Yes, you’re at home, but when you’re on a call, you’re really at work. Maintain some decorum and clean yourself up a bit before you present yourself to the world. Our college days are, sadly, behind us.
Plus, it feels better to start your workday dressed, even if you’re at home. Washing and putting on fresh clothes signals a change in your day. Working from home isn’t about lazing around in sweatpants and seeing what you get done while half-watching Netflix from the couch. At least, it shouldn’t be.
Before you have a virtual meeting or set out to begin your workday, actually get ready for work. It will help you get in the right mindset. Save the sweatpants for Saturday.
A virtual meeting has a lot of the same rules as any in-person meeting. It’s a bit of a no-brainer, but show up on time out of respect for everyone else’s time. You’re all making space in your busy day to meet, and making your coworkers wait won’t win you any office friends.
Don’t waste other people’s time by showing up to calls late. If something comes up and you need to jump in late, don’t ask people to catch you up in the middle of the meeting. Do your best to get caught up on your own by looking at the meeting notes instead. If you need to, ask someone privately after the meeting for clarification on anything you might have missed.
Working from home with children, pets, and other distractions is extremely difficult. As much as you may try to explain that you’re at work, it’s still a challenge for your family to understand that you’re not available on a whim.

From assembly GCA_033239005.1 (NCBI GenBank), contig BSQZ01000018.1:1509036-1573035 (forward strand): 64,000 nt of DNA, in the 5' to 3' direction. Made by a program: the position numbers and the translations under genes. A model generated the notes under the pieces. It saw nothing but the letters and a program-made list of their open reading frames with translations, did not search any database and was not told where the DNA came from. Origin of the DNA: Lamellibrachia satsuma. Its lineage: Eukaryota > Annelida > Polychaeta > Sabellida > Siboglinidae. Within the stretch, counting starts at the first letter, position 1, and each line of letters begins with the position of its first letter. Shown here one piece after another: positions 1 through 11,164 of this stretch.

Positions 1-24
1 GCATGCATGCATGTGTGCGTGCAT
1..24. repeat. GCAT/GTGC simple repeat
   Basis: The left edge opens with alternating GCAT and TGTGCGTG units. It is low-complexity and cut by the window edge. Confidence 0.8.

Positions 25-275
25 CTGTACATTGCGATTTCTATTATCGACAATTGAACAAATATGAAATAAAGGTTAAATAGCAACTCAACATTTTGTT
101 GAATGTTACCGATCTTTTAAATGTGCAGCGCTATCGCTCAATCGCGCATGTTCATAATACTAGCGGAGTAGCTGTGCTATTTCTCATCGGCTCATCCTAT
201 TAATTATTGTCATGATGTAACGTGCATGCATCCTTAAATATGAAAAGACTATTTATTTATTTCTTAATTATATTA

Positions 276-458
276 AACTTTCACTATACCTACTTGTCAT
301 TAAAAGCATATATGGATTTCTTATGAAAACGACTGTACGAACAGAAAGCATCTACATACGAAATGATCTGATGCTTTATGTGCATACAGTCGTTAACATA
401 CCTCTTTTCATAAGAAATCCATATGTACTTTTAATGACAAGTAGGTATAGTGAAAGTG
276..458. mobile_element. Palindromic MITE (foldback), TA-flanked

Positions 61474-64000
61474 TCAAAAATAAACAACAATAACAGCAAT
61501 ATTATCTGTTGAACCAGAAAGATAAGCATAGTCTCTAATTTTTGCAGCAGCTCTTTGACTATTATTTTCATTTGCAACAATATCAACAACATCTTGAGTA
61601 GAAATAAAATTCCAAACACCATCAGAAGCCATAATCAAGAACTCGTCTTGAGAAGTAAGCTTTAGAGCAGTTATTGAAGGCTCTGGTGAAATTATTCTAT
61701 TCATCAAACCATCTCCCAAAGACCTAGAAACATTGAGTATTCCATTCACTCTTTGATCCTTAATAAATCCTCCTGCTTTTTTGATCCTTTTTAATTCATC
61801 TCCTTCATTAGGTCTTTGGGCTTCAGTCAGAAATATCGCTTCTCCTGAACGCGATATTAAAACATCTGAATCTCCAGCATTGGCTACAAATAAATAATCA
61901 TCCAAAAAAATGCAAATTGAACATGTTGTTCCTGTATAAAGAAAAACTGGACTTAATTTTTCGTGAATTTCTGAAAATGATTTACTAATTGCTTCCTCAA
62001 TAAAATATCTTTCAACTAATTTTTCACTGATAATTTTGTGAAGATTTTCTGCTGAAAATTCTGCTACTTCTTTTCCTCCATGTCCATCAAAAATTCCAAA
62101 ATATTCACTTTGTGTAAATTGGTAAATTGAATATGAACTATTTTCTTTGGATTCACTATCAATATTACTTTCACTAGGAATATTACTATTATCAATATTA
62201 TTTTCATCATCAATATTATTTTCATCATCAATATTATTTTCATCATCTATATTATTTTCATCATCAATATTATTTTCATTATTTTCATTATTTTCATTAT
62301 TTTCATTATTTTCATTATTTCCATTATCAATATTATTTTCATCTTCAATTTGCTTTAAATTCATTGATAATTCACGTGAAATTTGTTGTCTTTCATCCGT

While your family interrupting you can be incredibly endearing, it’s still something that’s best avoided to ensure the virtual meeting goes as smoothly and quickly as possible.
Let the people in your home know when you’re participating in a virtual meeting so that you aren’t unexpectedly interrupted. A closed door is a sure sign you’re occupied, but if your family needs a little more encouragement to stay out, you may need to lock the door or use a signage system that lets your roommates know you’re on a call.
Just because everyone may not be able to see your computer screen doesn’t mean you’re free to jump around to other tasks during the meeting. There’s a reason this meeting was called, and out of respect for everyone else, you should keep your attention on the video call.
Don’t click on other tabs or try to fit in a little bit of work. Your absence will be felt, and eventually, you may be caught outright, especially if you’re completely tuning out on social media or news sites.
It’s easy to drift even in regular, in-person meetings, so eliminate any temptations at home by closing every tab on your computer but the virtual meeting itself.